The Guidance also discusses the offence in section 1 of the Act of bribing another person, and the section 6 offence of bribery of a foreign public official.
Review of procedures
The “adequate procedures” defence will mean that companies with existing anti-bribery procedures will need to review those procedures against the Guidance and against the SFO/DPP guidance discussed later in this post. Companies without existing anti-bribery procedures will need to conduct an assessment as to whether there is a risk of committing an offence under the Act, and then if thought necessary put in place necessary and proportionate procedures, drawing on the six principles in the Guidance.
Joint ventures; corporate hospitality; promotions; agents; and facilitation payments
The case studies contained in the Guidance cover some of the difficult issues around bribery and the application of the Act, including joint ventures and JV partners, corporate hospitality, promotional expenditure and due diligence on agents.
Regarding corporate hospitality, the Secretary of State says in his introduction to the Guidance that ”rest assured – no one wants to stop firms getting to know their clients by taking their clients to Wimbledon or the Grand Prix”. The SFO/DPP guidance discussed later in this post nuances this statement, saying that “the more lavish the hospitality or expenditure (beyond what may be reasonable standards in the particular circumstances) the greater the inference that it is intended to encourage or reward improper performance or influence an official”.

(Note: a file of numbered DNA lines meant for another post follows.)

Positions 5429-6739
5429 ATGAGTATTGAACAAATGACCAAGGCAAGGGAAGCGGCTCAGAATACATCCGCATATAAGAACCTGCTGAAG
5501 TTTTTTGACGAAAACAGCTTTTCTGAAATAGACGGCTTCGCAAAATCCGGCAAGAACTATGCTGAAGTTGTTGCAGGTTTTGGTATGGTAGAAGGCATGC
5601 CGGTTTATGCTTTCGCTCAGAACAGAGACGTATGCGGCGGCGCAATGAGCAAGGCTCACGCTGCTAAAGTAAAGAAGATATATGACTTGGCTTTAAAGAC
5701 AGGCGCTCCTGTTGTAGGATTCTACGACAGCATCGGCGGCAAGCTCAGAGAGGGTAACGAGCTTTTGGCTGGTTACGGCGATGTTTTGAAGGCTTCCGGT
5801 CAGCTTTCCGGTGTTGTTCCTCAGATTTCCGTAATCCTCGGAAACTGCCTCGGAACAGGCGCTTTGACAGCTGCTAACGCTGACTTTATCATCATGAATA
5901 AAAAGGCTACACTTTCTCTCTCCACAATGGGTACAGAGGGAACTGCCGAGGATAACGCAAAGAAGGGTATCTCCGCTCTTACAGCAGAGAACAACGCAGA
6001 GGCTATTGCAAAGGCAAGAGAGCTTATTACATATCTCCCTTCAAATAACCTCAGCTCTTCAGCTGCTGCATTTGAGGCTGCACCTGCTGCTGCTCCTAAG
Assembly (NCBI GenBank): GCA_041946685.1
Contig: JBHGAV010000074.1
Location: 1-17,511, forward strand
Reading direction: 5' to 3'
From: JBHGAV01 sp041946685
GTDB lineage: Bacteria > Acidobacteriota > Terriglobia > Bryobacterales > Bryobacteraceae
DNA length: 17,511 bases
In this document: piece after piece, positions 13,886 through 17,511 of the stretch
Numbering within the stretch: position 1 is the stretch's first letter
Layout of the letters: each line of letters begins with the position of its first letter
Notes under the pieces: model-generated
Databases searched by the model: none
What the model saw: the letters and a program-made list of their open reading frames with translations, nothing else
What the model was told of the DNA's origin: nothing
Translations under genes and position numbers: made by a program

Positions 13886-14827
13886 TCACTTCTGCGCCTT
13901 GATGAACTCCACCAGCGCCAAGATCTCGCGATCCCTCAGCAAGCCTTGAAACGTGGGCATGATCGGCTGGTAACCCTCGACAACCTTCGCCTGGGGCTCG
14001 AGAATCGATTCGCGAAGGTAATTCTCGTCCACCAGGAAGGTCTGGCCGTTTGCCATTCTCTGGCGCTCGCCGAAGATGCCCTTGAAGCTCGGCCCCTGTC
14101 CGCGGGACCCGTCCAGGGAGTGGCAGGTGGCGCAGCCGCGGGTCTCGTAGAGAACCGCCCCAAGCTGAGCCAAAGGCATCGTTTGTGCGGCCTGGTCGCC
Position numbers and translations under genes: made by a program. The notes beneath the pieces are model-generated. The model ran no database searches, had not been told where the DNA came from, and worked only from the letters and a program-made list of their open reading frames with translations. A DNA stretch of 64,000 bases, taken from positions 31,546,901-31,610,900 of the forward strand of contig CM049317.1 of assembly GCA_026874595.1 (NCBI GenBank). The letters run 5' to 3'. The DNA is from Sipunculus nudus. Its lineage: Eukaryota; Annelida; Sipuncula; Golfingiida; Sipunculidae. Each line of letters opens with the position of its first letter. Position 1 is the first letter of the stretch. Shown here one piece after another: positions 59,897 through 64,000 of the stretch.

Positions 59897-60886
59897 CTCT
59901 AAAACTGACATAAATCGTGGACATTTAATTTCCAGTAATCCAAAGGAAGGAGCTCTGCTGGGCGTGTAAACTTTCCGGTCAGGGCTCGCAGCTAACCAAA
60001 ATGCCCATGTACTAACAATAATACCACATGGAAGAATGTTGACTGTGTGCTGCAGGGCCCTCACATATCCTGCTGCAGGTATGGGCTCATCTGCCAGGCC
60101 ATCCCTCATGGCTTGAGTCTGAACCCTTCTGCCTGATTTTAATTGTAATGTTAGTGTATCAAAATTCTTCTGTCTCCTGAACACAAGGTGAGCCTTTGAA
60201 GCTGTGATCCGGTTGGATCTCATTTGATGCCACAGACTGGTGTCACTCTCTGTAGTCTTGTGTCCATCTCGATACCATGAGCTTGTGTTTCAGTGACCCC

The Guidance confirms that facilitation payments – unofficial payments made to public officials in order to secure or expedite the performance of a routine or necessary action – are not exempt from the application of the Act.
Extra-territorial nature of the section 7 offence
Applies to UK companies and partnerships, and to commercial organisations carrying on business in the UK: The section 7 offence applies to commercial organisations incorporated or formed in the UK, and also to overseas commercial organisations which carry on a business or part of a business in the UK. It will be for the courts to decide what carrying on a business in the UK actually means.